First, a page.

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April 19, 2022

When Safeguards Fail: The Limits of Protective Endorsements

As the old saying goes, an ounce of prevention is worth a pound of cure. On paper, Protective Safeguard insurance endorsements (PSEs) seem like a great idea. They require the insured to keep a specified safeguard in working order on the insured premises as a condition of insurance. Examples include security and surveillance systems or leak detection systems.

However, like many good ideas, PSEs have some practical limitations. In fact, many businesses discover their various protection systems weren’t safeguards after all – and it’s an unpleasant shock to find out in the midst of a claim that coverage details weren’t understood by all parties.

The details affecting coverage terms may be as minor as a missing connector for a sprinkler that fails after 15 minutes, or as unclear as exactly when an insurer was notified of a PSE being gone, down or offline.

In some situations, misunderstandings occur because some protective safeguards may not even seem “protective.” A fire extinguisher? Clearly yes. The charging dock for the extinguisher? Also, yes.

Court decisions around the country aren’t always consistent in applying rules of law to the deviling details of a PSE being in force or effective.

Let’s briefly look at these variations to see why PSEs are so often misunderstood, and then touch on key questions to ask if a PSE is added to your commercial property insurance policy.

Time is Always Ticking

While some insurers allow up to 48 hours for a “minor” deviation from a PSE before requiring a notice, or refusing to provide coverage, other courts have been more flexible. For example, the type of risk, the reasonable foreseeability of the occurrence, and even with increasingly wild climate and supply fluctuations—one or all may or may not determine if the PSE failure was excused, and to what degree. There have been many cases involving the differences in freezing, which disabled PSEs, based on whether a broken water line was under the control of the insured (such as outside of a heated premises).

Making the Emergency Calls

In most cases, such as the freeze cases noted above, it’s fair to say a court will view the PSE endorsement as a warranty and not a conditional representation. So, while there may be some diversity around the country, courts will look at enforcing PSEs very literally. A burglary or surveillance system requirement means just the system described in the PSE endorsement, and not an ad hoc inspection program. The PSE will have a detailed Schedule for exactly these issues.

Finally, a related California decision supported Travelers, in a case of non-existent sprinklers. The court agreed that insurers are generally “under no obligation” to verify the existence or operability of protective safeguard on a PSE. While not every court will reach the same conclusion, depending on the facts, it stresses two important factors. First, the need for an insured to be completely transparent about their PSE. Second,  to be knowledgeable of the capacity and functionality of the protective safeguard they have under their control.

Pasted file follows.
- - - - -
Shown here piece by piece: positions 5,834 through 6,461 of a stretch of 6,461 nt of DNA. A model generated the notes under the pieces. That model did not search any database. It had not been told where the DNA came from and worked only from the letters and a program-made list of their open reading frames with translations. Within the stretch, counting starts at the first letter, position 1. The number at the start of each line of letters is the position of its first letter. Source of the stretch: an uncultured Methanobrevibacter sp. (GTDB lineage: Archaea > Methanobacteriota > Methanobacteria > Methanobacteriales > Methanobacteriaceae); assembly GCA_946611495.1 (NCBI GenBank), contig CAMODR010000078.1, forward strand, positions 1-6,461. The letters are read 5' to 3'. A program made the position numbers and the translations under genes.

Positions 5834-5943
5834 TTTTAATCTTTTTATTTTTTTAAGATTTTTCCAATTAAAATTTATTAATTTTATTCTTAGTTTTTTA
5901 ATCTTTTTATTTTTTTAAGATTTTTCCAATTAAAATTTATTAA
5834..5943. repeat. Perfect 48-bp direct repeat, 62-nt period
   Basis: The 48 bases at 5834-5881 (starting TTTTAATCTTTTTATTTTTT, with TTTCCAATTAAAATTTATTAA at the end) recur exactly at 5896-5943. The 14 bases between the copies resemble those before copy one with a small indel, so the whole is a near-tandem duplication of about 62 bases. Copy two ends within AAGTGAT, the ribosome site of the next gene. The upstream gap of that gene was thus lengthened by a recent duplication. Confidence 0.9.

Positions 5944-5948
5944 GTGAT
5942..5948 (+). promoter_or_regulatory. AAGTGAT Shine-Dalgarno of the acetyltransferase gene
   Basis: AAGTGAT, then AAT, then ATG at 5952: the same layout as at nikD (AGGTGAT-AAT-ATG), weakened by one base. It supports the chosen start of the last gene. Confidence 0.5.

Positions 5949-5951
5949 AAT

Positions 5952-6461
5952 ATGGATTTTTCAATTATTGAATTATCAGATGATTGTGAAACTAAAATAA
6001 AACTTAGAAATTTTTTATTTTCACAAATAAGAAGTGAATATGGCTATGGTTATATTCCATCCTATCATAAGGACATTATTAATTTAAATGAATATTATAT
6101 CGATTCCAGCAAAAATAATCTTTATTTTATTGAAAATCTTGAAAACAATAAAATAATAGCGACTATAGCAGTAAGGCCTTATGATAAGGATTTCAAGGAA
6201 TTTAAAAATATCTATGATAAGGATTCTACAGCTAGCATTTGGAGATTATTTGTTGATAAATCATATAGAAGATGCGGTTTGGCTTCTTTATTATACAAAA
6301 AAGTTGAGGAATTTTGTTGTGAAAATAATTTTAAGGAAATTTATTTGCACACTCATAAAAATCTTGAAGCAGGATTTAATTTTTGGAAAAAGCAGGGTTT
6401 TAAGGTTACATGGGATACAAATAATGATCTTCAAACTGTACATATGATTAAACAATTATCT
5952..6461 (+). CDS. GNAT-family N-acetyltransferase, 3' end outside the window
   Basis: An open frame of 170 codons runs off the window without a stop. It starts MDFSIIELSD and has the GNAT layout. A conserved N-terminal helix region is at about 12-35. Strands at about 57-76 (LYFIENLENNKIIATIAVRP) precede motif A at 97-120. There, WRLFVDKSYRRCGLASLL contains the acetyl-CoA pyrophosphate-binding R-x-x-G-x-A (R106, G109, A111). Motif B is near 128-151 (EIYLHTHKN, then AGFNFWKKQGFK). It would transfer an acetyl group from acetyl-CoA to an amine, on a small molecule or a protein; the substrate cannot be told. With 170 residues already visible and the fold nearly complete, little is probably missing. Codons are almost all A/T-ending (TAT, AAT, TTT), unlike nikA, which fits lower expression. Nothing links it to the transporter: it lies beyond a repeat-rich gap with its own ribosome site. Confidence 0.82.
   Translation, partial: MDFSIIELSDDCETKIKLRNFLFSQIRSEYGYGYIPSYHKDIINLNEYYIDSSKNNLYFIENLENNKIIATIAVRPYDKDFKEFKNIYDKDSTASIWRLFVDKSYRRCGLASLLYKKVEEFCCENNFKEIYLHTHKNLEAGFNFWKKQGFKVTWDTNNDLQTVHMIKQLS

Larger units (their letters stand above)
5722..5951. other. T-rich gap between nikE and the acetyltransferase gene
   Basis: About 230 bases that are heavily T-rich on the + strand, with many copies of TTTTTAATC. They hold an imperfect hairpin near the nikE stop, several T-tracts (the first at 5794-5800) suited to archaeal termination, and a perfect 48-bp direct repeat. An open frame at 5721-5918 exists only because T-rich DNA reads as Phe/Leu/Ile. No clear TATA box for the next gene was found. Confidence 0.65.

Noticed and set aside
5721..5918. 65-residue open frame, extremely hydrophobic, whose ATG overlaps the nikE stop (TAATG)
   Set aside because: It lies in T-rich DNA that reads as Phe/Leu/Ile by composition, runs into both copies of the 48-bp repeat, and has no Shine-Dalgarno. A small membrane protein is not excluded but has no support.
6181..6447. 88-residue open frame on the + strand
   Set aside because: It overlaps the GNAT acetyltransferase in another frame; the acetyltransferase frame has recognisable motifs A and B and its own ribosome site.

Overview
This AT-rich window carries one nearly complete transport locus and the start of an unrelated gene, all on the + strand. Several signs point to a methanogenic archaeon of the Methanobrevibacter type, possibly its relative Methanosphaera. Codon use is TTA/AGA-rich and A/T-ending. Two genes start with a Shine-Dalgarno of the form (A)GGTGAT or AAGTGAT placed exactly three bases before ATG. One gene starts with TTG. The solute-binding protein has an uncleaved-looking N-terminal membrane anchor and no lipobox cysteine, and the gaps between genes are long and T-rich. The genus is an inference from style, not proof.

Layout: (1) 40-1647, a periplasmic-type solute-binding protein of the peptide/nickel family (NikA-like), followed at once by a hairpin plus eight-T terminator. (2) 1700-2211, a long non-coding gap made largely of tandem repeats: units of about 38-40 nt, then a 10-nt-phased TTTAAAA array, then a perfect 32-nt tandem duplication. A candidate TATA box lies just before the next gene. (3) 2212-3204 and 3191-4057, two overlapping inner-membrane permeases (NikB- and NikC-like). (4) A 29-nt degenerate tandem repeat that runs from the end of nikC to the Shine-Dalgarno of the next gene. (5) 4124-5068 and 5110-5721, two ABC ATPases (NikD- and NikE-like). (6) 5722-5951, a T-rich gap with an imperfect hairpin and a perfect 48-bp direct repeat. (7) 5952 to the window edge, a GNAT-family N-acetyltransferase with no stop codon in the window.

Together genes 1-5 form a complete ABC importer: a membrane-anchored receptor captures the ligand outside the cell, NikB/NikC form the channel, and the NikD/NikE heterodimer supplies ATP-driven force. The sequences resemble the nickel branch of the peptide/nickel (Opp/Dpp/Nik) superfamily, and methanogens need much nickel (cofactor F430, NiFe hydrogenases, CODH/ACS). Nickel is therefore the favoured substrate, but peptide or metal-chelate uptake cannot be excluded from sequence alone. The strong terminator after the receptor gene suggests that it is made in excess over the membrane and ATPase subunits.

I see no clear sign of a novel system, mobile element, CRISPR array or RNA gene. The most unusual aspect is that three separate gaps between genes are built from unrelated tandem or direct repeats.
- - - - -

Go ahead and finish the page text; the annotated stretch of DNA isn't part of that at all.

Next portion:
Conclusion: Proving the Possible

One evidentiary challenge in addressing loss that “could have been” prevented by protective safeguards is the extent of the loss. The case in California shows, for example, that there was an initial payment on the claim of $250,000 by Travelers.

It was only after weeks of further investigation that evidence was discovered, indicating the faulty sprinkler system. As time goes by, however, courts on occasion expect a timelier response on the cause, and any defective safeguards.

A major case in North Carolina accepted an insured business’s argument that a 27-day period was long enough to raise the possibility of the insurance carrier waiving the PSE’s limitations. In that case, the judge allowed the insured to send the important question of timely communication to a jury.

But not every state follows North Carolina. A Pennsylvania case, conversely, ruled that a building that had sat empty for almost three months, which was undeniably known by the insurer, did not equal a PSE waiver by the insurer. The insured’s claim for coverage in that case was rejected by the court.

The Bottom Line

If a PSE is required as a condition of insurance for your business, you should ask:

  1. Are there existing safeguards? Do they comply with the policy terms?
  2. How are the safeguards being tested for effectiveness?
  3. Are we keeping records of maintenance?
  4. Can our team monitor, use and reset the protective safeguard?
  5. What are the allowable deviations?
  6. Will our procedures detect any deviations within the required timeframes?

The most crucial first steps are to meet with a qualified insurance provider to be ready to build the most important protective safeguard of all: knowledge.

To learn more about the risks and rewards of PSEs on your property, talk to your Heffernan Insurance Brokers commercial insurance advisor.

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